Utilising modern navigational capabilities to reduce fuel, noise and carbon emissions is a win-win situation for the airlines, the airport vicinity and the climate. Avinor and partners achieve this with a new approach system at Norway’s busiest airport.

Oslo Airport implemented a sequencing tool for arriving aircraft called the ‘point merge’ system in April 2011 to increase airspace capacity, enhance safety and improve environmental performance. Introducing point merge means that aircraft arrival sequencing takes place in the systems pre-determined arcs. This avoids conflicts with departing traffic and also allows continuous descent approaches from further out.

Traffic capacity turned out to be less than expected when the point merge system at Oslo was first put in place. This provided an opportunity to make adjustments to reflect demand in the short term and to address initial underperformance on carbon emissions. The Harmonisation of Oslo Procedures and the Environment project was established in 2011 for this purpose.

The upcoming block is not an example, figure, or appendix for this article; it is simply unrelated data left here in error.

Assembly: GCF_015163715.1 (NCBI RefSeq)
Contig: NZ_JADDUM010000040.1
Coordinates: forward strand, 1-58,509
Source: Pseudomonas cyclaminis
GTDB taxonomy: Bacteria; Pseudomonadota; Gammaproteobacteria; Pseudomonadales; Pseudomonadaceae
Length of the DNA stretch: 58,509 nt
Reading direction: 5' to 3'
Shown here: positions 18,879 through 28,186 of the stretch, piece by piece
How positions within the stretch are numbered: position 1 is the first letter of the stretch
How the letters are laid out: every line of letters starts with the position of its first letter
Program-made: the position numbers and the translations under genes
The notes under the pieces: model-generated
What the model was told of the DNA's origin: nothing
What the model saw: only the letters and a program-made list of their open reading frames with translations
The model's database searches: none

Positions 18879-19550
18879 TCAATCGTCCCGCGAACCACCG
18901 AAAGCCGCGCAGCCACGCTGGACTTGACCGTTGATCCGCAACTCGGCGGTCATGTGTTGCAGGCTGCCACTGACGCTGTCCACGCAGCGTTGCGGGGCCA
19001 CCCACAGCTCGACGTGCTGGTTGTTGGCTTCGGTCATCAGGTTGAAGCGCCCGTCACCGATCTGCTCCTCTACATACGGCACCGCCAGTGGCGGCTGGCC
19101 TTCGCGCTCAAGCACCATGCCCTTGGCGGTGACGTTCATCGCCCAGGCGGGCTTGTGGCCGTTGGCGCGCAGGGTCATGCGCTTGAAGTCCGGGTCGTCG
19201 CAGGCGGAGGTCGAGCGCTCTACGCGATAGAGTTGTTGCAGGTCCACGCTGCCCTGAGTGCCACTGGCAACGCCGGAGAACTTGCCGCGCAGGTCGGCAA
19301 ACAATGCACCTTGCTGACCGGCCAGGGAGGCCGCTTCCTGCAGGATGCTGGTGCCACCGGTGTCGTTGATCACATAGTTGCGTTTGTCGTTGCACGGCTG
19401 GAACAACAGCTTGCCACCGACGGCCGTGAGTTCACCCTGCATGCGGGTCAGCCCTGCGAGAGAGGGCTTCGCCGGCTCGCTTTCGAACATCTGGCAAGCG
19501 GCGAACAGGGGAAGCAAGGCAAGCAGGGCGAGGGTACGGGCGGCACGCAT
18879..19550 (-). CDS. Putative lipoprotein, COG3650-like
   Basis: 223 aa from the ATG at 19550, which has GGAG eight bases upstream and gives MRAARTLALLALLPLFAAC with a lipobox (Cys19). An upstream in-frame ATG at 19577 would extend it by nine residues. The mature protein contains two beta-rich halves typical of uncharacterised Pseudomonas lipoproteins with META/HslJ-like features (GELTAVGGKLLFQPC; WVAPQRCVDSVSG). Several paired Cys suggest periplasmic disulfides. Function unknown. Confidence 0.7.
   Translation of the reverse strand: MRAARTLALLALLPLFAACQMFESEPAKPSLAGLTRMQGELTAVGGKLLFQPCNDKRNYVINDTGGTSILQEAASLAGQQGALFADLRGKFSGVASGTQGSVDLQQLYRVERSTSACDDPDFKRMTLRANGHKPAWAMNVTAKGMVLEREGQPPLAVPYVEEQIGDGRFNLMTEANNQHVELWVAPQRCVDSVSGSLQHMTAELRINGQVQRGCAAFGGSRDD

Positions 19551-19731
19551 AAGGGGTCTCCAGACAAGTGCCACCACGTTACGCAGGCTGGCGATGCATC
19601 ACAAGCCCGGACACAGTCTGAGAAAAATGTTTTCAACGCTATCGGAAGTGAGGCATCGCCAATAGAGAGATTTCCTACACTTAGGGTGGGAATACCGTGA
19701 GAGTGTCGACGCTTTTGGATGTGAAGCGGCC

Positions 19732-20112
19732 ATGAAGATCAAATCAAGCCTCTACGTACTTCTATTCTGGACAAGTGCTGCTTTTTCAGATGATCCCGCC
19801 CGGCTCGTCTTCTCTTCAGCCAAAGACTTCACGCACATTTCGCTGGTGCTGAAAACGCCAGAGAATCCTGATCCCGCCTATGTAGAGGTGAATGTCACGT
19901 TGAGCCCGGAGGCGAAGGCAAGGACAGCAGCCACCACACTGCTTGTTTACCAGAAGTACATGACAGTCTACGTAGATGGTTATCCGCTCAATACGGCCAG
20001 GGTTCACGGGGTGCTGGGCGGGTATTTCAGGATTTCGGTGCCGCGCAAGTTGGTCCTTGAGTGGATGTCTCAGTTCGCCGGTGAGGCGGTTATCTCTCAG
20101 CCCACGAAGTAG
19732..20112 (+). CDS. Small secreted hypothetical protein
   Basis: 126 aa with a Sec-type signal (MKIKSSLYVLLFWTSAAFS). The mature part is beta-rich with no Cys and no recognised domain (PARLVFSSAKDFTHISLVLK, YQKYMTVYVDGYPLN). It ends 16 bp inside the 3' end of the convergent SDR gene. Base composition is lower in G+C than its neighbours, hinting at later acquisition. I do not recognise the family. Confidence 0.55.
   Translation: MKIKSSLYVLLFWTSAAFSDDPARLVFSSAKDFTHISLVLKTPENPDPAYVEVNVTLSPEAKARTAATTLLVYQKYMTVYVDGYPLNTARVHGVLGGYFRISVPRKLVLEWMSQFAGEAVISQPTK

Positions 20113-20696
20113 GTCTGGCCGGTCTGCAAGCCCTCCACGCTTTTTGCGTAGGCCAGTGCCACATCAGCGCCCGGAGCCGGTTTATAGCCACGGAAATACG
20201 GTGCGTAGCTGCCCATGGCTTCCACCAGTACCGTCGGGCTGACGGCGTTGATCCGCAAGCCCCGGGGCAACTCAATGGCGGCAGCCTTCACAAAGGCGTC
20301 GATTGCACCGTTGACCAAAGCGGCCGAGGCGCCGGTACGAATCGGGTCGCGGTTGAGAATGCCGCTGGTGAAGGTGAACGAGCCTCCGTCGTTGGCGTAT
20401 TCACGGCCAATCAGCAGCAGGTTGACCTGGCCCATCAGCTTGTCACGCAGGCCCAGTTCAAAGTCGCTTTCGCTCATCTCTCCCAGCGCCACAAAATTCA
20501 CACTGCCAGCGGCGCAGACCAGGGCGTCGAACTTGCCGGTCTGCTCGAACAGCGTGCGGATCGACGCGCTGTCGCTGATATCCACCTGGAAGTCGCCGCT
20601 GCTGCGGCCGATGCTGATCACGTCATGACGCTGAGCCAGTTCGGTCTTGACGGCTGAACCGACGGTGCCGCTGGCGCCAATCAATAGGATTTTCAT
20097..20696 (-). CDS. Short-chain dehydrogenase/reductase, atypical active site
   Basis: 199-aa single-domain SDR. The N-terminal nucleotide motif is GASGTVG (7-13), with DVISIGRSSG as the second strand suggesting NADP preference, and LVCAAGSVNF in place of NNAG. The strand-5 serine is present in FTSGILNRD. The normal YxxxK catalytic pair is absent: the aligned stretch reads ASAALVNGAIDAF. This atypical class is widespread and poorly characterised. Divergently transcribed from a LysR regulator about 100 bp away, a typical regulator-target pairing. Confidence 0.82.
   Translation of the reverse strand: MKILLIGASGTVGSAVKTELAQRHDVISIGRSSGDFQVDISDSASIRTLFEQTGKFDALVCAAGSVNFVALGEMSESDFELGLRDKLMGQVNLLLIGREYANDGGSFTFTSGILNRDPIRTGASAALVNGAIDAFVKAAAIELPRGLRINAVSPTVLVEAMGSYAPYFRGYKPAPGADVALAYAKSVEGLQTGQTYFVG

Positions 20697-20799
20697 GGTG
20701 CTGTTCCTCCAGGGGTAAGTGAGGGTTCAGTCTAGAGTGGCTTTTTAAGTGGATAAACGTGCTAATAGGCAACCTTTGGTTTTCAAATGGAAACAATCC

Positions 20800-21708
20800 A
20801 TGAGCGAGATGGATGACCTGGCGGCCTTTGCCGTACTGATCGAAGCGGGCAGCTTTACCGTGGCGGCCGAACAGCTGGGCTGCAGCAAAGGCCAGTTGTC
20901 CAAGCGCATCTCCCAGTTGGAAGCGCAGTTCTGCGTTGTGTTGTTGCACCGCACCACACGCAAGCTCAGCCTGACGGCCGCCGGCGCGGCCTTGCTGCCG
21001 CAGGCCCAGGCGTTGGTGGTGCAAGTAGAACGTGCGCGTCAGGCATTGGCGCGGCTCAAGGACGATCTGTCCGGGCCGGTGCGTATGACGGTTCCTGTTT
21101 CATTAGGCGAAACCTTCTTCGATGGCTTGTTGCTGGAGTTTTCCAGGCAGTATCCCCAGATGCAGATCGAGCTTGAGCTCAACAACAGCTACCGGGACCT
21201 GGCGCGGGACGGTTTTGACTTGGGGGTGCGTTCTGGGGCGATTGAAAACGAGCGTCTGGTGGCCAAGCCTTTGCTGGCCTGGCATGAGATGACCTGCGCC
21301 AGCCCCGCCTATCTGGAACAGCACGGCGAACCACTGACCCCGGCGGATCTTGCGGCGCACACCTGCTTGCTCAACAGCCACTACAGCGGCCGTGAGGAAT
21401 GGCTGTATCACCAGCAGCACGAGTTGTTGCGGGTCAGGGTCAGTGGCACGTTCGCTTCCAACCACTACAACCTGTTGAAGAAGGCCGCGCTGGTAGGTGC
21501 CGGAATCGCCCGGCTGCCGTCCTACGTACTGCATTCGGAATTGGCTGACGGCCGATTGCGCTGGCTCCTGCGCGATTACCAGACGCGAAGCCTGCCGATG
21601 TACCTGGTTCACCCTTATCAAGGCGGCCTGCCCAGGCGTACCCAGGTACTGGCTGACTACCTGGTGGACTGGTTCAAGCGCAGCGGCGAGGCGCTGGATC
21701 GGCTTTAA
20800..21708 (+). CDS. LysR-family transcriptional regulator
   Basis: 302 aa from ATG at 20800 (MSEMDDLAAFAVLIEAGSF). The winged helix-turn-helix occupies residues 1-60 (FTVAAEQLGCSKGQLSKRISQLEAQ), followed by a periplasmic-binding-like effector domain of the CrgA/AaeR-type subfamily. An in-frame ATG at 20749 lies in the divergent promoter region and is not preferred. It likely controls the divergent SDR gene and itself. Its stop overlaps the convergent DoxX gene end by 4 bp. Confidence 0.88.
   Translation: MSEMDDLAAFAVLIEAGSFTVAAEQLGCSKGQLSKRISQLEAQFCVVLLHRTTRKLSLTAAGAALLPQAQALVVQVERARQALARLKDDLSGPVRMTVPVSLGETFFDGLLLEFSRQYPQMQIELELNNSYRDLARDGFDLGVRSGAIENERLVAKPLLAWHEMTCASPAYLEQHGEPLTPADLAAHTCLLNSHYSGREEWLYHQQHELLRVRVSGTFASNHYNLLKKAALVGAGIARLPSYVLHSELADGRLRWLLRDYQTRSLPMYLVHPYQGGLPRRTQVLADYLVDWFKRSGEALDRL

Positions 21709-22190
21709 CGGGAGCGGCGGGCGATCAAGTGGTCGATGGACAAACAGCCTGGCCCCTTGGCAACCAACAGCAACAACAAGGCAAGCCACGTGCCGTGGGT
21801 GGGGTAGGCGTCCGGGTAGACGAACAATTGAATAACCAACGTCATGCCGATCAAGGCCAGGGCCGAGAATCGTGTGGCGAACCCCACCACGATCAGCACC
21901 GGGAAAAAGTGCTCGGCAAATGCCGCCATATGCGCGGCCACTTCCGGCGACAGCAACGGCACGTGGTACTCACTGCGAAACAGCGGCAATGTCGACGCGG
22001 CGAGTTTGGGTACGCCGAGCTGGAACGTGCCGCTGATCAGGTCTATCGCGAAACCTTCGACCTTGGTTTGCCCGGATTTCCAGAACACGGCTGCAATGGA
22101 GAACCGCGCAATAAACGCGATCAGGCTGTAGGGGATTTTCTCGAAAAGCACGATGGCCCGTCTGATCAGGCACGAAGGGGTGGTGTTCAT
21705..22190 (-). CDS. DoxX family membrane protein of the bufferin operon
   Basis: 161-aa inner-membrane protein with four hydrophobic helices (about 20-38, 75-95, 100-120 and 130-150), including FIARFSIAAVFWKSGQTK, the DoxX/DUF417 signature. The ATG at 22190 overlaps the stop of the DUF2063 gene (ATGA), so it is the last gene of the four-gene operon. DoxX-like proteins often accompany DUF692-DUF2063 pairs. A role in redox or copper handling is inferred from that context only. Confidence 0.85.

The first decision the team made was to shrink the point merge arc sizes and move the merge points closer to the airport. Then they looked at the potential of performance-based navigation as an environmental tool, supplementing the point merge system when traffic permits and potentially reducing the effects of noise and carbon emissions. Curved landing approach is an element within performance-based navigation that reduces CO2 and improves operations in challenging terrain. This is enabled by satellites and modern aircraft navigational capabilities and offers the opportunity to make flight tracks shorter and more precise.

These procedures have been successfully tested and will be implemented as a supplement to conventional approaches at Oslo. In addition, the experience provides a useful benchmark for implementing this type of procedure at other Avinor airports in Norway.


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